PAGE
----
Originally published on Fri August 31, 2012 7:42 am
Two Missouri farmers have been infected with a brand-new tick-borne virus that the Centers for Disease Control and Prevention is calling the Heartland virus.
The men recovered but suffered serious illness that required hospital care and weeks of convalescence. Symptoms included fever, severe fatigue, headache and nausea. Their platelet counts plummeted, but even though platelets are necessary for blood clotting, the men didn't suffer abnormal bleeding.
The U.S. and other Western countries are often trying to isolate Iran, but this week the country is in the international spotlight as it hosts a summit of 120 nonaligned nations.
U.N. Secretary-General Ban Kim-moon decided to go, ignoring the advice of Israel and the U.S. He promised to deliver a tough message, but others are skeptical, arguing that his visit plays into the hands of the Iranians and to U.N. detractors in Washington.
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Encounters between humans and bears have risen in Western states, especially in Wyoming and Colorado. That's due largely to drought. Bears are traveling longer distances for food because the berries they usually eat have dried up.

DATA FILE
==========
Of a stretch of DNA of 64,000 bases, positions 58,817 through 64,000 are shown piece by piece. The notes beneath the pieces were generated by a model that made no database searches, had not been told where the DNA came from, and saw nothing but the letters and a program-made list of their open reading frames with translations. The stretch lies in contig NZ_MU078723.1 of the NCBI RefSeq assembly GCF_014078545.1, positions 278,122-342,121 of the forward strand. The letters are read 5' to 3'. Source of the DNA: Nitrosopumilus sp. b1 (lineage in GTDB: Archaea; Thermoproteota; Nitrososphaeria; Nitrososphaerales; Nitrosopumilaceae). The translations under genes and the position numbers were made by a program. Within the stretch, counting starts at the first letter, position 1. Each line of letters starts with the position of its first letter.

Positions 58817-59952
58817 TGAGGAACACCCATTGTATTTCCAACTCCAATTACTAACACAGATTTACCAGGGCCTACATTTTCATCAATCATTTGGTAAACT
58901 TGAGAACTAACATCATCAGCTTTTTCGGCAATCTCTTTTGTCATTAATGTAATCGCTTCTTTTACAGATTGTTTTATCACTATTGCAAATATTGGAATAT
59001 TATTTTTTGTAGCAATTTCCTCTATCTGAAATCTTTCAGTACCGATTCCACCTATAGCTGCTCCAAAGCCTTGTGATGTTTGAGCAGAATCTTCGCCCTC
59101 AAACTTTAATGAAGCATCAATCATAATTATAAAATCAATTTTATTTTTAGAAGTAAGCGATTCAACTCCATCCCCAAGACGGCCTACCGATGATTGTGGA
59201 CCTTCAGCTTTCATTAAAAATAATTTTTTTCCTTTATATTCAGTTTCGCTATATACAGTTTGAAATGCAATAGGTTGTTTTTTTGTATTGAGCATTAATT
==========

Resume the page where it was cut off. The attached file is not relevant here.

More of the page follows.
As we hear from Aspen Public Radio's Marci Krivonen, hungry bears are turning to dumpsters, kitchen cabinets and refrigerators.
In Crow, Wiconi Wawokiya means "helping families."
The Wiconi Wawokiya, Inc. shelter — also known as Project SAFE — is on the Crow Creek Sioux Indian Reservation in central South Dakota. It serves more than 350 victims of domestic violence, sexual assault and child abuse.
"The needs are great," says the program's director Lisa Thompson-Heth. The center provides an array of services, including crisis counseling, medical assistance and legal advocacy.